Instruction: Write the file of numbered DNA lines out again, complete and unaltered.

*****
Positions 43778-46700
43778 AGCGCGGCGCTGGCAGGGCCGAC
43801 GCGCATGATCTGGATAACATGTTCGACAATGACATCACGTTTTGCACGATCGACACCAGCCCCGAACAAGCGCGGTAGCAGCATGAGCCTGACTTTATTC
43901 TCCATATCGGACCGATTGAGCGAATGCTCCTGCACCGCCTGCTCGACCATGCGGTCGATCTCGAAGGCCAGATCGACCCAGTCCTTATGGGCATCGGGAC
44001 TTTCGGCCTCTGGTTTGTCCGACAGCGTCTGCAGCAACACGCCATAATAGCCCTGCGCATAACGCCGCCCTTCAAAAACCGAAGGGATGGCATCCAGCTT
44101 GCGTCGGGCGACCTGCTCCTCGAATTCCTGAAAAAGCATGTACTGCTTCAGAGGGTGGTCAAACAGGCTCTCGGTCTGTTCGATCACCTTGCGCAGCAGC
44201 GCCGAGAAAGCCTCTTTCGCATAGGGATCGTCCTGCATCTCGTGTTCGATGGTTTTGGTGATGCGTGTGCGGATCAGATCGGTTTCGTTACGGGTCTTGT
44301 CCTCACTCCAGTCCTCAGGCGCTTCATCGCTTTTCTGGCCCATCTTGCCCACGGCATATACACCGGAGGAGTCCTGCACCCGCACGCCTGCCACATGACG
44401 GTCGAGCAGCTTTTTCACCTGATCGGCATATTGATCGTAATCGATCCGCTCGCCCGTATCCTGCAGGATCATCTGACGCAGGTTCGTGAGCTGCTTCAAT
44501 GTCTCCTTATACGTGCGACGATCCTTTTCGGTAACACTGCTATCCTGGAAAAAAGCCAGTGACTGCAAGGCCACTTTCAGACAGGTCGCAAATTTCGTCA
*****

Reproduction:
Positions 43778-46700
43778 AGCGCGGCGCTGGCAGGGCCGAC
43801 GCGCATGATCTGGATAACATGTTCGACAATGACATCACGTTTTGCACGATCGACACCAGCCCCGAACAAGCGCGGTAGCAGCATGAGCCTGACTTTATTC
43901 TCCATATCGGACCGATTGAGCGAATGCTCCTGCACCGCCTGCTCGACCATGCGGTCGATCTCGAAGGCCAGATCGACCCAGTCCTTATGGGCATCGGGAC
44001 TTTCGGCCTCTGGTTTGTCCGACAGCGTCTGCAGCAACACGCCATAATAGCCCTGCGCATAACGCCGCCCTTCAAAAACCGAAGGGATGGCATCCAGCTT
44101 GCGTCGGGCGACCTGCTCCTCGAATTCCTGAAAAAGCATGTACTGCTTCAGAGGGTGGTCAAACAGGCTCTCGGTCTGTTCGATCACCTTGCGCAGCAGC
44201 GCCGAGAAAGCCTCTTTCGCATAGGGATCGTCCTGCATCTCGTGTTCGATGGTTTTGGTGATGCGTGTGCGGATCAGATCGGTTTCGTTACGGGTCTTGT
44301 CCTCACTCCAGTCCTCAGGCGCTTCATCGCTTTTCTGGCCCATCTTGCCCACGGCATATACACCGGAGGAGTCCTGCACCCGCACGCCTGCCACATGACG
44401 GTCGAGCAGCTTTTTCACCTGATCGGCATATTGATCGTAATCGATCCGCTCGCCCGTATCCTGCAGGATCATCTGACGCAGGTTCGTGAGCTGCTTCAAT
44501 GTCTCCTTATACGTGCGACGATCCTTTTCGGTAACACTGCTATCCTGGAAAAAAGCCAGTGACTGCAAGGCCACTTTCAGACAGGTCGCAAATTTCGTCA